Tuesday, October 16, 2007

Religion in the News

While all of us were still celebrating the Eid, news began to surface of a new attack on Muslims - the banning of the hijab at the airport. I was due to be interviewed on the religion report that night and asked if they could find out about it. Sky News and other news channels had been reporting on it - but fortunately, the story did not 'get legs'. Without a strong media presence there would no point in continuing the ban, considering how complicated and difficult it might be to implement. I mean, would you then legislate against hats? How about beanies? Turbans? If the problem was the covering to the neck, then what about a tie? Would that be banned too ? And what about a combination hat and tie? Surely that would land the fashionista in trouble with Border Security!

The Religion Report went well, although I fear I had a very poor start by talking about the biological difficulties women would have in being available to lead the prayer in the local mosque. The issue became sidetracked into why women had these biological differences, and whether they should be taken into account at all Fortunately, the focus shifted to the current conflict between more liberal or feminist Christians, and those who relied on a more literal interpretation of the texts such as the 'Equal but Different' group. For once, Muslims were not the subject of ridicule and intrigue, although the issue of the role of women within the broader range of leadership and decision making of the Muslim community will continue to be a topic that is increasingly challenged and debated.

On the topic of religion and its application within society, a fascinating series of films have been associated with the role of leadership under the title of 'Why Democracy?' Information about this can be found at www.whydemocracy.net - check it out and watch the films as they are shown on SBS.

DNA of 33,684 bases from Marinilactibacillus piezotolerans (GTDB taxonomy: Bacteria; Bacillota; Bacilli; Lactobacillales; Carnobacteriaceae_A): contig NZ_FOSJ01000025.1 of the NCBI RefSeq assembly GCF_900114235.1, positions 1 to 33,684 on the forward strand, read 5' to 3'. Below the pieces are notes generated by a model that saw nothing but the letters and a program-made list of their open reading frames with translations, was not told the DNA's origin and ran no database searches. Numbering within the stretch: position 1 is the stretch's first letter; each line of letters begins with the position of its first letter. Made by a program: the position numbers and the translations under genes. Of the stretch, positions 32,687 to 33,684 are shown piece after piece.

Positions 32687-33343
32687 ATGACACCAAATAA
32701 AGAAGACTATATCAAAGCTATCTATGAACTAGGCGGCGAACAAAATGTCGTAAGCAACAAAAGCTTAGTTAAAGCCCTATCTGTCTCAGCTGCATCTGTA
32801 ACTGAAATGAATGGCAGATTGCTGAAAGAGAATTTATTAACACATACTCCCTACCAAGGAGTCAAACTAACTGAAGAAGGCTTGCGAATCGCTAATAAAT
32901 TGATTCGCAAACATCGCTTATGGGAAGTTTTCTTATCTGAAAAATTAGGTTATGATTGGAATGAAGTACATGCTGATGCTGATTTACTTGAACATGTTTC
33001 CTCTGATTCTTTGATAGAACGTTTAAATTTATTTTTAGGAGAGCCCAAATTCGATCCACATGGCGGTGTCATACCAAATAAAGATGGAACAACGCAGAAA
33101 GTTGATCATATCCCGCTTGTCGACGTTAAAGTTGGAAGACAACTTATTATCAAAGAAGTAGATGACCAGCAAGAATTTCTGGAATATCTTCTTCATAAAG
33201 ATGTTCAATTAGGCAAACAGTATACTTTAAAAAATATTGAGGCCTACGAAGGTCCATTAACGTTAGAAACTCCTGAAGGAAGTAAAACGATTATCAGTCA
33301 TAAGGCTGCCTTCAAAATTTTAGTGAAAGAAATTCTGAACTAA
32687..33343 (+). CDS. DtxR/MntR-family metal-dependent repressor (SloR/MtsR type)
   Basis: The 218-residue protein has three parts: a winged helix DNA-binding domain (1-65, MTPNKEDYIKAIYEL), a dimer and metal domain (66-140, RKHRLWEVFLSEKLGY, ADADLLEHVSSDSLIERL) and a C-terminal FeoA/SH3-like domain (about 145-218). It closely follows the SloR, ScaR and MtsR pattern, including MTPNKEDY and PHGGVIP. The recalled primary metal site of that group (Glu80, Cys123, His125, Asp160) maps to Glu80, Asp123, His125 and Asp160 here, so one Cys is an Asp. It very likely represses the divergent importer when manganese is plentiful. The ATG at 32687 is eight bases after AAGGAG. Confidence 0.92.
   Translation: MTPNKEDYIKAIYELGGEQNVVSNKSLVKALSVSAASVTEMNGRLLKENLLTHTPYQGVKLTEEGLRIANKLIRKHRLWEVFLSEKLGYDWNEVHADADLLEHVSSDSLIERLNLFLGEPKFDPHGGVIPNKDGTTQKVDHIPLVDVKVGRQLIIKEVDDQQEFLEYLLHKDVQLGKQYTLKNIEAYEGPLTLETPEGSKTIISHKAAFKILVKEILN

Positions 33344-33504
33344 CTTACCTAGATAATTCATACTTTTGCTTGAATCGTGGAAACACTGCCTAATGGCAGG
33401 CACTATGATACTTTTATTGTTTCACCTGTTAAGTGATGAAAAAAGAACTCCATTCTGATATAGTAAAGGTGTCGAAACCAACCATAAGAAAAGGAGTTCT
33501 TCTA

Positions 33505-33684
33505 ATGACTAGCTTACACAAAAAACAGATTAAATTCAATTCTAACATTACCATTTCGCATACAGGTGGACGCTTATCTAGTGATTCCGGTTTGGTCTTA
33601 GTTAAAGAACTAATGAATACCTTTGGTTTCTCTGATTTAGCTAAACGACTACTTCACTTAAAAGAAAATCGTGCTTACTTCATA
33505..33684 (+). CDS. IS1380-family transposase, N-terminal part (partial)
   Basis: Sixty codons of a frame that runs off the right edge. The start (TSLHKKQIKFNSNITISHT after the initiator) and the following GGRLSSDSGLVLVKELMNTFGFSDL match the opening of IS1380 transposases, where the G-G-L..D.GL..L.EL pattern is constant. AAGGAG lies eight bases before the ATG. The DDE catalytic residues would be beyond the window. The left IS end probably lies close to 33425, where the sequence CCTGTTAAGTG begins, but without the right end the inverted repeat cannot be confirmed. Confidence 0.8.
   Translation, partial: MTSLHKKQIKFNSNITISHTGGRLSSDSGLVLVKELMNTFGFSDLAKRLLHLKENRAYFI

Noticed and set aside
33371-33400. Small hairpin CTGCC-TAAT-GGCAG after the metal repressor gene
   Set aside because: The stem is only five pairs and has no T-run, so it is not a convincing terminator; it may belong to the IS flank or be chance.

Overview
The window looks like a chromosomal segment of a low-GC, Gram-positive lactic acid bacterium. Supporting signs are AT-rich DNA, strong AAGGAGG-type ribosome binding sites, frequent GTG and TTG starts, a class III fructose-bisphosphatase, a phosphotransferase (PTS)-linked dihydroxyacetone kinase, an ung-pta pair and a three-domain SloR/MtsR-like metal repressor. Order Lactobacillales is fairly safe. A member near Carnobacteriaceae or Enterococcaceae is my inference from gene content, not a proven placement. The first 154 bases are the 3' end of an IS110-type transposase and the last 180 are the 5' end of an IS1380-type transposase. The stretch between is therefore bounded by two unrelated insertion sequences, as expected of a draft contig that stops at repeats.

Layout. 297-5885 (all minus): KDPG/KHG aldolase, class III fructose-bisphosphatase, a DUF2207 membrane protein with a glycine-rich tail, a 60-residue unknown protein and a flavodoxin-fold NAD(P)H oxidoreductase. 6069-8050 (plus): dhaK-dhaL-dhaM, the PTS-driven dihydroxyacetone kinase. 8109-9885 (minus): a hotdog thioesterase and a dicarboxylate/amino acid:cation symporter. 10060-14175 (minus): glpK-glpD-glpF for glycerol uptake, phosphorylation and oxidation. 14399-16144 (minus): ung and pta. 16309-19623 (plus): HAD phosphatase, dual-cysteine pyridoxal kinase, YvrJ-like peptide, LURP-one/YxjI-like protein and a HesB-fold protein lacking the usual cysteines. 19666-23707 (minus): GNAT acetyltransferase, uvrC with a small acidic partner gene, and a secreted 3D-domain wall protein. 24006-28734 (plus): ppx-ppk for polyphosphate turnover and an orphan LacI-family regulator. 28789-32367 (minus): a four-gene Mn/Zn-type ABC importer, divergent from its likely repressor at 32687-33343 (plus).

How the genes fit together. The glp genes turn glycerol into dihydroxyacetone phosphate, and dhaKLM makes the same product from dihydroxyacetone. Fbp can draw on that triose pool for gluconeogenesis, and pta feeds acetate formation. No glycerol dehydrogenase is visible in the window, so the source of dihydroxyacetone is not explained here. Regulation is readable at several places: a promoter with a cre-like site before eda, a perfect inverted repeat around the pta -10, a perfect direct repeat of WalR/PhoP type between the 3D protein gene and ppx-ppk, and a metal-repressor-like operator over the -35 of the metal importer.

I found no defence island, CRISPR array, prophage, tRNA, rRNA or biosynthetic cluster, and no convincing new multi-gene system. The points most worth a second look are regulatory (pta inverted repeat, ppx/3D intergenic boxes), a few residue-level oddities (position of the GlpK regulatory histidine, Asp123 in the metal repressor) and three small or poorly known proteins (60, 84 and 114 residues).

Sunday, October 14, 2007

Metropolis 2007

In early October 2007, the International Metropolis 2007 conference was held in Melbourne, and i was fortunate to be there. over 750 delegates discussed, questioned and listened to papers about Immigration, diversity and social cohesion. Delegates and speakers came from Europe, Canada, Britain and New Zealand, not to mention a considerable contingent of our own fine speakers from Australia. Academics, policy makers and community representatives participated in more than 60 workshops over 4 days, presenting a remarkable range of research about the movement of people across continents due to economic and political pressures, and the huge challenge that this is presenting to governments around the world.
The elephant in the room that was occasionally identified and sometimes highlighted, was as usual, the Muslim community, Islam and security. As with so many other conferences that I have attended in recent months, there continues to exist an almost total vacancy in representation from the Muslim community itself. Statements are made about the motives of the community, beliefs, actions, threats and solutions including virtually no direct engagement with the community being discussed.
For example, a speaker from Europe in the presentation on Faith and Social Cohesion, referred to the legislation taken by France and currently under consideration by Germany, on removing the oppression of Muslim women through the banning of the hijab. Firstly, from the audience I requested enlightenment on what oppression I was currently suffering from, and secondly I suggested that the choice of clothing and identification was a personal one, but that perhaps the males in the audience needed freedom from oppression as virtually all of them felt it necessary to wear a suit and tie - they seemed to have little choice in their own attire!
An aspect of the conference I found particularly troubling was the emphasis on economic grounds for the assessment of policy and consideration of matters that affect so many humans around the world. While economic management is essential to the effective running of any human situation, the welfare of humans should not be subject to it - surely economic management is there to benefit humanity, not vice versa. We have forgotten that wealth is not an end in itself, but what we as humans can create and develop as part of our contribution to the civilisation of humankind. It seems that so many of our leaders and policy makers see an over-riding concern in ensuring that wealth increases in order for us to consume ever more products regardless of their effect on our health, happiness or future.
It is vitally important that we return our focus to realistically meeting our needs, not our greed.